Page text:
The pupil reveals more than dull changes in ambient light; the pupil dilates when we are aroused, when we are lying, when we are interested in something or someone, or simply when we are making a difficult decision. Most animals are sensitive to the presence of eyes and pupils. Therefore, some species of butterflies, reptiles, felids, birds and fish have “eyespots”, eye-like markings such as in the image below, that closely mimic the presence of eyes of a larger animal, to scare off predators. Humans and chimpanzees tend to mimic the pupil size of conspecifics in their own eyes, which seems to be important for the establishment of trust between two close individuals. Whether other species are also attentive to pupillary changes of group mates is thus far unknown, although to me it seems evolutionary adaptive, because they carry such important veridical messages. In some animals, not just the size of the pupil can change, but the shape of the pupil changes as well. Why do some species have round pupils and others slits?
A recent study suggests that pupil shape is linked to an animals’ place in the ecological web. An analysis of more than 200 species of land animals shows that a species’ ecological niche is a strong predictor of pupil shape. Species with pupils that are vertical slits are more likely to be ambush predators that are active both day and night (such as domestic cats). In contrast, those with horizontally elongated pupils are more likely to be grazing prey species with eyes on the sides of their heads (such as sheep). Circular pupils were linked to “active foragers,” or animals that chase down their prey.
Studying the effect of these shapes on vision, the researchers found that the horizontal pupils expanded the effective field of view. When stretched horizontally, the pupils are aligned with the ground, getting more light in from the front, back and sides. The orientation also helps limit the amount of dazzling light from the sun above so the animal can see the ground better, and predators that might be approaching. Interestingly, when the animals rotated their heads, their horizontal pupils remained in horizontal alignment with the ground. For ambush predators with vertical-slit pupils, it is of great importance to accurately gauge the distance they would need to pounce on their prey. Binocular vision works better at judging differences when contours are vertical and objects are at a distance, while blur comes into play for horizontal contours and near-field targets. It turned out that vertical-slit pupils maximize both cues, but only when the animal is close to the ground (this is why domestic cats have vertical-slit pupils, and lions round pupils).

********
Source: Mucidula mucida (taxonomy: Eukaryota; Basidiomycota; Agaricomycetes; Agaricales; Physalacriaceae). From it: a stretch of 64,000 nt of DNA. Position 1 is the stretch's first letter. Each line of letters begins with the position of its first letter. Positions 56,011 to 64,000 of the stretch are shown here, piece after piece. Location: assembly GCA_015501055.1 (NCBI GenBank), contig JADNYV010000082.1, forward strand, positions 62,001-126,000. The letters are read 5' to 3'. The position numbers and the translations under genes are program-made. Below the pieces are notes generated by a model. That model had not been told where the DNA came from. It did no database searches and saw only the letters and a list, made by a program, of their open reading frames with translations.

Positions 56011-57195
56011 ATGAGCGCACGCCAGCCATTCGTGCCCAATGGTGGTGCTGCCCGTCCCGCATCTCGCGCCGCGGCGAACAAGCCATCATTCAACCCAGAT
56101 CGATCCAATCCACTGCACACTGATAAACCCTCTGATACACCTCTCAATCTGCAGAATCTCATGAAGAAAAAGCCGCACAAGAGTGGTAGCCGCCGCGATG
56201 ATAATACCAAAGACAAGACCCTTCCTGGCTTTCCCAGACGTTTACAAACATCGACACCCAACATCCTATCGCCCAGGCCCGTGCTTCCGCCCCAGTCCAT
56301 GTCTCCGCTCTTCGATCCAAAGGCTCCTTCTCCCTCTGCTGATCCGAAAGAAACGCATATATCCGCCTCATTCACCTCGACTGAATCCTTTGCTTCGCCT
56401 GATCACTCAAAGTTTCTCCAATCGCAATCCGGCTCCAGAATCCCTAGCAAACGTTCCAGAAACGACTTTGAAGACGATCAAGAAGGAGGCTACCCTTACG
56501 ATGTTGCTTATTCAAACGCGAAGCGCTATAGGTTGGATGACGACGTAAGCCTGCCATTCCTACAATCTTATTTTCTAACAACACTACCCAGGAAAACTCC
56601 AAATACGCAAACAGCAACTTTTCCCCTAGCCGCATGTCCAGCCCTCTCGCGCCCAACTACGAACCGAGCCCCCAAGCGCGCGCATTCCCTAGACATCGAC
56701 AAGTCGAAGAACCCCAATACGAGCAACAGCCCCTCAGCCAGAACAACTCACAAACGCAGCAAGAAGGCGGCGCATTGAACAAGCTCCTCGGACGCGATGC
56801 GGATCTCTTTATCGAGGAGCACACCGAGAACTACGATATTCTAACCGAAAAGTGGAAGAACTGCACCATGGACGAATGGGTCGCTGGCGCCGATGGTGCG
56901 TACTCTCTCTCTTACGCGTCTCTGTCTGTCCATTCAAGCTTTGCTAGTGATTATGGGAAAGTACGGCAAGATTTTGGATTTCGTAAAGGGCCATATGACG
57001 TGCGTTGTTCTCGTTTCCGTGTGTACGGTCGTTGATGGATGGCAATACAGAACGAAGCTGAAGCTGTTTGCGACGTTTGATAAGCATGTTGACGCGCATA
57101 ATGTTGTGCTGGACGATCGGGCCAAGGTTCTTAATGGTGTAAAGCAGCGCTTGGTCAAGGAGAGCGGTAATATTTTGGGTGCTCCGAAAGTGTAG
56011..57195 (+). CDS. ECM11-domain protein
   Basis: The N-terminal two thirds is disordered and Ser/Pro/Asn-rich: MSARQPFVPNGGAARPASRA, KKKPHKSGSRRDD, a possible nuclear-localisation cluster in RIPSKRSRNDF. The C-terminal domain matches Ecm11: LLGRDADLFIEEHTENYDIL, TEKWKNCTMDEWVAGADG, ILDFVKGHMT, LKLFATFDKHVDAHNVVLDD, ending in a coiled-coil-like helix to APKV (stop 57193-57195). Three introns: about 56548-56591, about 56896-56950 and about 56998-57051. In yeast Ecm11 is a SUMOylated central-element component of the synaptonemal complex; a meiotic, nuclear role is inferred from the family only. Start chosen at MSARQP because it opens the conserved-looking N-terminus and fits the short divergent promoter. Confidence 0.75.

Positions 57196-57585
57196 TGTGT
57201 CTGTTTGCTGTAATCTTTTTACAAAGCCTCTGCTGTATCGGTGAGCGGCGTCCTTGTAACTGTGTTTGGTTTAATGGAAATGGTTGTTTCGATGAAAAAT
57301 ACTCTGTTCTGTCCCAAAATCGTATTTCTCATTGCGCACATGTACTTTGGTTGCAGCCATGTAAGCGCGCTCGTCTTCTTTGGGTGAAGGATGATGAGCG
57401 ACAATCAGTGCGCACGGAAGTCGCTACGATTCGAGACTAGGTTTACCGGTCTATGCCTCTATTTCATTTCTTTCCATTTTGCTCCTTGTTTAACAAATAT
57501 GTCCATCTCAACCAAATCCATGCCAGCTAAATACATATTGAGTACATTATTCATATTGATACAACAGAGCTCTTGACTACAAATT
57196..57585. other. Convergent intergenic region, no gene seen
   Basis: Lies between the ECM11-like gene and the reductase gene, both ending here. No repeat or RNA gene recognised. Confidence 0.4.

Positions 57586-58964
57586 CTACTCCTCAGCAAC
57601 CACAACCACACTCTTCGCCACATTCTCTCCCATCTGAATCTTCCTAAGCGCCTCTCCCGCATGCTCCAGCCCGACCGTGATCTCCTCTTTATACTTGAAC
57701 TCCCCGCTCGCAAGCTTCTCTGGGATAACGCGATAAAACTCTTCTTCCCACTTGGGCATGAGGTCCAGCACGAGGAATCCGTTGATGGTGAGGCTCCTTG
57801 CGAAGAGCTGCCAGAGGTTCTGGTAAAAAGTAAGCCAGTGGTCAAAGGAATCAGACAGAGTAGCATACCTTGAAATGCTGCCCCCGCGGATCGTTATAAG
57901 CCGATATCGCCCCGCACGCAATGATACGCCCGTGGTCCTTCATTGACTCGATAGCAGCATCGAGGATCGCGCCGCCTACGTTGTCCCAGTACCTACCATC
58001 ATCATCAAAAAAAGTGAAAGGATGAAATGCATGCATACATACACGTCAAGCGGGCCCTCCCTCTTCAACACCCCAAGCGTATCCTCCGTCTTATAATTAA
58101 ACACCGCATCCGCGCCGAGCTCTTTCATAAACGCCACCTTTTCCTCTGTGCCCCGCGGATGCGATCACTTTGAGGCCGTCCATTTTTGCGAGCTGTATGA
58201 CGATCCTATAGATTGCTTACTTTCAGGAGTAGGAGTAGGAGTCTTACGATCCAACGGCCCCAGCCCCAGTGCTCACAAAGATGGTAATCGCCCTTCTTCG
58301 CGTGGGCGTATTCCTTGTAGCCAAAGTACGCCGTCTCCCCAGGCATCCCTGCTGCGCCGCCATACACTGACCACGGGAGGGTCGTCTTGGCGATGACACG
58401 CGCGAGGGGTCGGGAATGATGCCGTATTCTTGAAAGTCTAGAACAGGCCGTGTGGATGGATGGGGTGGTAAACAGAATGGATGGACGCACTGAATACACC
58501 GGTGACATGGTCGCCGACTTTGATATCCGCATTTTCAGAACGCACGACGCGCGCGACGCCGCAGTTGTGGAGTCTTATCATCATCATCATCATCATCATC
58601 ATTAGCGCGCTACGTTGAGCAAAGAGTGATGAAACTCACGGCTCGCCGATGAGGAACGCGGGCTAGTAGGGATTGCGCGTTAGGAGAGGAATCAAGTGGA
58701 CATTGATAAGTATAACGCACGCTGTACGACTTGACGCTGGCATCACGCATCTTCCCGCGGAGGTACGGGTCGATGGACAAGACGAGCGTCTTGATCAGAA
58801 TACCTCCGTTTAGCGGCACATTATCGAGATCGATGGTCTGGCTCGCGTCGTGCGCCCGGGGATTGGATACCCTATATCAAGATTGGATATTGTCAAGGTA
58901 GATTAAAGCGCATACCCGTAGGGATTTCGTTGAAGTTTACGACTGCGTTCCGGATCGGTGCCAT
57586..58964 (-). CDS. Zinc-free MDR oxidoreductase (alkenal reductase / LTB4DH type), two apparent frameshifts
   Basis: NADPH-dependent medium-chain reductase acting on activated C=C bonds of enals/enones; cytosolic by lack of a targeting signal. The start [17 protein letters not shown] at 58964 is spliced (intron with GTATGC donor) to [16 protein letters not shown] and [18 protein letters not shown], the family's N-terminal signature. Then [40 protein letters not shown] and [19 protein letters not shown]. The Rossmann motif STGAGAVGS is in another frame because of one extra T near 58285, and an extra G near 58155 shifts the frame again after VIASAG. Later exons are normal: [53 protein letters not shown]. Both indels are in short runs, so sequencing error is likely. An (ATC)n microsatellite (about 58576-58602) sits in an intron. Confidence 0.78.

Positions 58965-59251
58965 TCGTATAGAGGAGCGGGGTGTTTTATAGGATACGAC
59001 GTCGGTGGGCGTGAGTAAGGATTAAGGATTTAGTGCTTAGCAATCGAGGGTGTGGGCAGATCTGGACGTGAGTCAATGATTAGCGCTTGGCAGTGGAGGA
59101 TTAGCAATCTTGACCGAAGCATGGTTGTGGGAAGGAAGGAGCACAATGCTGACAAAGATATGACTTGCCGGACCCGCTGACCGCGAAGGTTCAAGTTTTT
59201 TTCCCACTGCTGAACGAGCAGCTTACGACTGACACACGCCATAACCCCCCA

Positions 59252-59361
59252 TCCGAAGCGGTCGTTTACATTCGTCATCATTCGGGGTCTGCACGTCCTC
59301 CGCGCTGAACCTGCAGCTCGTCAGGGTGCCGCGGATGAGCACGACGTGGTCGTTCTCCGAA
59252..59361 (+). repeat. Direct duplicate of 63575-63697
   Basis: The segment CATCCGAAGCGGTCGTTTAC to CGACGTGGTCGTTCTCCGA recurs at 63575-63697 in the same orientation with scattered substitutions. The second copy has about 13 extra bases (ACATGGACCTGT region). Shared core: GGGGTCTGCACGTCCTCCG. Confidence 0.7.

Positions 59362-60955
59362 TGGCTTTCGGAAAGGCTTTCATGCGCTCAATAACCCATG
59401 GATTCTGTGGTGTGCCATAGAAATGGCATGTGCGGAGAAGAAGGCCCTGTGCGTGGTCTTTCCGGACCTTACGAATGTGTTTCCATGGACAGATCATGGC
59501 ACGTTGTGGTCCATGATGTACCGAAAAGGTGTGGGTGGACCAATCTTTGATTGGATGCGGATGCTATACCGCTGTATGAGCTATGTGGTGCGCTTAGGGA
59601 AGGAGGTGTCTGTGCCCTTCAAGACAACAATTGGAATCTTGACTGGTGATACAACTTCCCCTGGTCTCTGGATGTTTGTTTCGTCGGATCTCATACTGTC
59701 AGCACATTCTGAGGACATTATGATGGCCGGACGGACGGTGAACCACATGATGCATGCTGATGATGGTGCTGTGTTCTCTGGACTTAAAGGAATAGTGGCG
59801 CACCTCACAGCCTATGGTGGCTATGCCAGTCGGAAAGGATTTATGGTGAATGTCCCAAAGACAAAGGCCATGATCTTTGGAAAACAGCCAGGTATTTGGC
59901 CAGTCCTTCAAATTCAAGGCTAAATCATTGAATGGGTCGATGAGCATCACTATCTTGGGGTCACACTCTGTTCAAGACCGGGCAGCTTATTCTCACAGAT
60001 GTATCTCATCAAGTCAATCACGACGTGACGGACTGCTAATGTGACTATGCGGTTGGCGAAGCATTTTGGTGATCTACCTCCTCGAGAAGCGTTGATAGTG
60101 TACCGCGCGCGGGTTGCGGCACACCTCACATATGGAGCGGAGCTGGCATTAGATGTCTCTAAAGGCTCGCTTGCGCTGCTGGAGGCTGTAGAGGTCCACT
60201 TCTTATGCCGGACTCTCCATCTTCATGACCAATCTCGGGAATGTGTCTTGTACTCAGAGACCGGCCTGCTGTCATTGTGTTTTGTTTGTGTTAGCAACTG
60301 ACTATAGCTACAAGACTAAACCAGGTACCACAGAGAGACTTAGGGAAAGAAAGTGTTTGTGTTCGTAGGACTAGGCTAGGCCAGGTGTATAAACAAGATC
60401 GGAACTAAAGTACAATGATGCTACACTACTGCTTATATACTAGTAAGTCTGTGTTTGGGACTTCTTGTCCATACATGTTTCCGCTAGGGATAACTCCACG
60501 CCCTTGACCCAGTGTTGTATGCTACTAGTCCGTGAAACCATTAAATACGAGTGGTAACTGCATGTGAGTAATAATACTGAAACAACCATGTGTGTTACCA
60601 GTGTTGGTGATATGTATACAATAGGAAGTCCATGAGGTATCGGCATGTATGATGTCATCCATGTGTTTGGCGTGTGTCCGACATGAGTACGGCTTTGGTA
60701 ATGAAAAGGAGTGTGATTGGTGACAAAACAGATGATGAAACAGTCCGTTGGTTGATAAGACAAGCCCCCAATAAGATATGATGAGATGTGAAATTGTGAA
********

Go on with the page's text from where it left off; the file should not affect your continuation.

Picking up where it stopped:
There is still a lot to be learned about pupils, their physical appearance across species, and how they are used in the animal kingdom. What I find particularly interesting is how the pupils not only reflect but also communicate intentions and emotions. For example, in large social species such as humans and great apes, it may be evolutionary adaptive that group mates can clearly see the pupils and the changes therein. But that might not work for all animals. For animals that are heavily preyed upon, or for animals that live solitary, it may be more adaptive to have pupils that cannot be seen by predators or competitors. Fortunately, there are still tons of open questions about the pupil that remain to be studied. Future studies, whether conducted by physicists, biologists, psychologists or any other “species” of scientist can surely benefit from an evolutionary perspective.